The Reagle is usually a medium-sized dog, rarely inheriting the size and bulk of the Rottweiler. When it is larger, it usually has a much narrower frame than what you will see on the Rottie. They typically have large, pendulous ears and the dominant color is black with white or tan markings.

The coat is short and smooth, although sometimes a bit thicker than the average Beagle. This dog is given to shedding, especially seasonally.

 General Care of the Beagle Rottweiler Mix

Hypoallergenic

Not a hypoallergenic breed.

Shedding

Mild to moderate daily shedding, with heavier seasonal shedding.

Lifespan

10 to 15 years

Exercise

45 to 60 minutes of daily exercise

 

Temperament

Open, friendly, typically highly social with early socialization. Should be good with kids. Intelligent but independent. May have a high prey drive. May love to bark. Will enjoy a life balanced with cuddling on the couch and long adventures in the dog park.

 Trainability

Moderately trainable Best results are with hand-feeding and positive reinforcement, as this is usually a food motivated dog. However, do not let off leash around small animals as they are likely to forget training when giving chase.

Energy

This is a moderate-energy dog. They do well with two 20-minute walks a day and perhaps a play session of fetch. Games that allow this breed to use their nose to find treats are great, but they should also enjoy a good session with a lure or playing tug.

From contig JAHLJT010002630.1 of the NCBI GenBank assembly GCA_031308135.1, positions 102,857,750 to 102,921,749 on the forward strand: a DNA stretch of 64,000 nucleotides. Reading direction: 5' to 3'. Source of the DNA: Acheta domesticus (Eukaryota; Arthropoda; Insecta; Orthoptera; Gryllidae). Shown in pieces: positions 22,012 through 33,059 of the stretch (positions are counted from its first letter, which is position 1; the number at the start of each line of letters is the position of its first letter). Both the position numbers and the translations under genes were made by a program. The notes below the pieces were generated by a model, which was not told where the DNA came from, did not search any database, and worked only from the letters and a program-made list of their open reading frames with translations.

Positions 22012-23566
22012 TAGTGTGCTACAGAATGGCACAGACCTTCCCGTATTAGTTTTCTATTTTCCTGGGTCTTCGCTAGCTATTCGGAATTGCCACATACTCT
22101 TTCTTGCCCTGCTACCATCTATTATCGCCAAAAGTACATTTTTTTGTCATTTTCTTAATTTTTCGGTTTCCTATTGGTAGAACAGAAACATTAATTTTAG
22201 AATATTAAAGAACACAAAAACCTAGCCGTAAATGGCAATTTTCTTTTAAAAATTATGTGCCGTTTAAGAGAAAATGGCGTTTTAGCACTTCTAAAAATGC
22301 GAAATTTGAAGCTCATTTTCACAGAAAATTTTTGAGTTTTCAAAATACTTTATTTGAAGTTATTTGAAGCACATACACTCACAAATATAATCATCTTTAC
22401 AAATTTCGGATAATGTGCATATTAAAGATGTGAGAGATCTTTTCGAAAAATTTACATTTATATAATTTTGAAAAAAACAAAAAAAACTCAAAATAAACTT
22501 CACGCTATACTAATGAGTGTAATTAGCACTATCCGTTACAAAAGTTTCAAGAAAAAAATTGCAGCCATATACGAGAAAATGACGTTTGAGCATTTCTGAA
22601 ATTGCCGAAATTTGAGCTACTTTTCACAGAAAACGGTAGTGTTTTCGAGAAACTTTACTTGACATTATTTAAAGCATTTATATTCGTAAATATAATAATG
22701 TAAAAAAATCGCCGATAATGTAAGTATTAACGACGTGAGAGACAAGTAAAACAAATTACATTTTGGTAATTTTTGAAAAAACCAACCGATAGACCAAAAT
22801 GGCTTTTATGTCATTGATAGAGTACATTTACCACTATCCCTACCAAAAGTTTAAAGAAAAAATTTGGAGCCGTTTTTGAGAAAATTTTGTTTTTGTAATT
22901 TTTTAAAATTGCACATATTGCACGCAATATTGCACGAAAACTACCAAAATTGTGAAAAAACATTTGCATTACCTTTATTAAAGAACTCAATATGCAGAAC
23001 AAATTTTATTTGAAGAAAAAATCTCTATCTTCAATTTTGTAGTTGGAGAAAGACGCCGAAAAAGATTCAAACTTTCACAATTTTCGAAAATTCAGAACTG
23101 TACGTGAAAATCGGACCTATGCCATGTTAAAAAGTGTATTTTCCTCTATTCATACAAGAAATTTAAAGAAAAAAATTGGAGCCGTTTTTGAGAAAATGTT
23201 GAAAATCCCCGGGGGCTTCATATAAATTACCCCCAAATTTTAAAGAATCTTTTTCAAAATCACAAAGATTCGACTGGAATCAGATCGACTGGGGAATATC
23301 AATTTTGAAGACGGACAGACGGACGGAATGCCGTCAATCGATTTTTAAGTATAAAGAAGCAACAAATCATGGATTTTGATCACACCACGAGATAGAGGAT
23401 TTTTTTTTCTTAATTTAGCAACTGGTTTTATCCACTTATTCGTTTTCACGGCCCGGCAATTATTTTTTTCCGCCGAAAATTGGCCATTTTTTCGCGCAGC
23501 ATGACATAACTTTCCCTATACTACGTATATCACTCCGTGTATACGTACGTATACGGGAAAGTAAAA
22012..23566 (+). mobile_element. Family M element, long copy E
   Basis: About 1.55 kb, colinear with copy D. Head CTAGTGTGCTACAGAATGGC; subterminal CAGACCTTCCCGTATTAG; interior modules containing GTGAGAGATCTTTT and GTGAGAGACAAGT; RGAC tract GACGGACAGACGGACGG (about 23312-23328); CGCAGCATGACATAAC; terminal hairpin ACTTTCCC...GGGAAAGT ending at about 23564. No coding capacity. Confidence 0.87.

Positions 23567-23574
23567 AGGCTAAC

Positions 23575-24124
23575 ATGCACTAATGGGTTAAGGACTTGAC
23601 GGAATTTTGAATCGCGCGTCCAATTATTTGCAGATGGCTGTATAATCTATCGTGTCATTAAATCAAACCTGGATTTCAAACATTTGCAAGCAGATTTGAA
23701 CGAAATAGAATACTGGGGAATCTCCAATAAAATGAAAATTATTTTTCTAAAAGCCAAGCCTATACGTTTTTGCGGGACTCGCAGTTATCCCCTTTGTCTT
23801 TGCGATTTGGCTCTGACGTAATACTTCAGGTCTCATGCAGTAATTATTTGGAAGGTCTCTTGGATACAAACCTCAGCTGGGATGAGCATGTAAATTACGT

The Rottweiler Beagle mix is not an exercise-intensive dog when they settle down as adults, but you need to keep them active because they are prone to obesity and their overall health and well-being will improve with a moderately active lifestyle.

Housing

It is possible to keep the Reagle in small spaces, with adequate care and exercise. But we recommend at least a yard for this dog. While they are not always extremely active, they have bursts of energy are given to roaming. They may also have a big, booming bark. This can bother your neighbours. 

Food & Diet Requirements

The Reagle typically needs a low-calorie diet to avoid weight problems. Even as puppies, it’s best to keep them slim to avoid unnecessary strain on their joints and ligaments. As puppies and old dogs, a high-protein diet (30 to 40% quality protein) is best, so long as their kidneys and liver are fine. You can bring this down to 25% quality protein when they are adults.

The Reagle may have a problem with a sensitive stomach and chronic diarrhea. To combat this, try a diet with high, highly digestible starch (like white rice) and highly digestible meat (focus on white meat like poultry and fish, as red meat is linked to cancer). Try more insoluble fibers like cellulose rather than soluble fibers like pectin (fruit fiber).

Remember, there is no one-size-fits-all diet for any dog, so avoid dog diet trends, and seek out the help of a veterinary nutritionist. This means avoiding trends like all-meat diets or grain-free diets. Keep in mind that while a high-protein diet may be excellent for one dog, for another dog that may have congenital liver shunts, it could be deadly in the long term.